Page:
During Chad Pennington’s 11 seasons as an NFL quarterback, numerous players were the benefiting recipients of his more than 1,600 pass completions.
On Monday morning, 65 youngsters at the Target on Clinton Highway in Powell were the pleased recipients of some other gifts he tossed their way.
The children, who are clients of the Helen Ross McNabb Center’s residential programming services, were enjoying a holiday shopping spree for themselves and their families with the help of donations from Pennington’s 1st and 10 Foundation.
“Robin (his wife) and I have always felt blessed to have the support group we had, whether it be family or friends,” the Webb School of Knoxville graduate said during a break from visiting with the kids and helping them pick out gifts.
“And this is our way to serve kids here in our community in East Tennessee and show we care for them and support them and love them.” This is the eighth year he and his wife have helped the McNabb center or Child & Family Tennessee before its merger with McNabb.
McNabb spokesman Emily Scheuneman said the center is very grateful.
“This is a phenomenal experience for these kids to have opportunities to come and shop,” she said. “We think this experience will last a lifetime for them.” Pennington retired in 2012, but played his last NFL game in Nov. 2010 with Miami when he injured his shoulder on the first snap of his first start that season. He underwent foursurgeries on his throwing shoulder during his playing career with the New York Jets and Miami Dolphins.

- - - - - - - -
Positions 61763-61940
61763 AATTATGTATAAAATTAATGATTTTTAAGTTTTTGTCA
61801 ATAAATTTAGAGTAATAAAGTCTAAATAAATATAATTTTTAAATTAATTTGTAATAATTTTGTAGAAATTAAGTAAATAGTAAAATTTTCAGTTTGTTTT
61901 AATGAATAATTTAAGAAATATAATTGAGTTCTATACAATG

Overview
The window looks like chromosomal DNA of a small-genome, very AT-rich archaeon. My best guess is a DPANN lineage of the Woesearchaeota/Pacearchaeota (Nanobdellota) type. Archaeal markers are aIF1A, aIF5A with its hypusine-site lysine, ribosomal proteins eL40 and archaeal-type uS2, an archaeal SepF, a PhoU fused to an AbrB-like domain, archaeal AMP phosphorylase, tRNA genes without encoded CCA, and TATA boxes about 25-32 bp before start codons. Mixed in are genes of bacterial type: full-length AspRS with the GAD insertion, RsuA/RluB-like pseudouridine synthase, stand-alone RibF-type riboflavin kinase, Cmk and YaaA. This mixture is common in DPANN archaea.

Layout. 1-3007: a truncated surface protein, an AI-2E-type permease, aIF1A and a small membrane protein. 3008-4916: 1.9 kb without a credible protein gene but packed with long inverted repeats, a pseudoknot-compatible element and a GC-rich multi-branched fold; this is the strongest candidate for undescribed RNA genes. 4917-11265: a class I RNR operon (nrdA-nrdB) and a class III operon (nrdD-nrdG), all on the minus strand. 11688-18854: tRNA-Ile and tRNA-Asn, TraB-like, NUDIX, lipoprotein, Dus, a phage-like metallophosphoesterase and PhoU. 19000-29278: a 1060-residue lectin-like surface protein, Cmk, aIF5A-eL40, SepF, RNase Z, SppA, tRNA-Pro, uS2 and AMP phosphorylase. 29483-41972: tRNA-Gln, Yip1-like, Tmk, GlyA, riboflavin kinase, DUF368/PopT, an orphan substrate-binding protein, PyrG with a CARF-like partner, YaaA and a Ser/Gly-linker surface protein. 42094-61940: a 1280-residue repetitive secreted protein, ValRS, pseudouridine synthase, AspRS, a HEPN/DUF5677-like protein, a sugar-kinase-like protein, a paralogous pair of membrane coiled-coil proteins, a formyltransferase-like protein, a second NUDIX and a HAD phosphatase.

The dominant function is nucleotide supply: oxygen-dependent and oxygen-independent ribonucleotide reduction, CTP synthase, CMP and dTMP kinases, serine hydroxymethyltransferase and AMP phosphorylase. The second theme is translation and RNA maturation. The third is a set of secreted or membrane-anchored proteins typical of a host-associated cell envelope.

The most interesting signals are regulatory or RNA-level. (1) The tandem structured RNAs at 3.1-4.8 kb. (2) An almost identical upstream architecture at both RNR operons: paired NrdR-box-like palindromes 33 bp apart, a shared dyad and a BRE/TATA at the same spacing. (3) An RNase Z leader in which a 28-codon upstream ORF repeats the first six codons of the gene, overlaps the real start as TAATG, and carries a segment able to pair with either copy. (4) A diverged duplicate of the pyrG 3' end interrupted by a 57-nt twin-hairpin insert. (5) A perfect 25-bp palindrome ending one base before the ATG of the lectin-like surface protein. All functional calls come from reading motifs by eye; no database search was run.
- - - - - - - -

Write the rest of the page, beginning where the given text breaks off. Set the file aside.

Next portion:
Pennington said he has lived in Lexington, Ky., for about the last year. He spends much of his time these days doing part-time consulting work with the NFL’s Legends program, helping with his and his wife’s foundation and also doing some fund raising for Marshall University, where he finished fifth in the Heisman Trophy voting in 1999.
He admitted that he still misses some of the connections he made playing pro football, but not the physical pounding.
“You miss your teammates, you miss your organization and structure of having a goal as a team and being able to compete with one common purpose, but I certainly don’t miss the hits on Sunday,” he said with a smile.
Although the long-term physical effects of playing pro football have been increasingly documented, Pennington said he has not had any problems, saying he tried to trust in the equipment as well as play with proper form and technique.
“Most of the time you can protect yourself,” he said.
Pennington is no longer doing any NFL television work for Fox Sports as he did in 2011, but said he still follows the pro game.
Pennington has also followed Webb and was pleased the Spartans won another state championship earlier this month.
“Coach (Dave) Meske’s done a great job and they continue to excel on the football field,” he said. “It’s always fun to watch your old high school do well.”
John Shearer is a freelance contributor.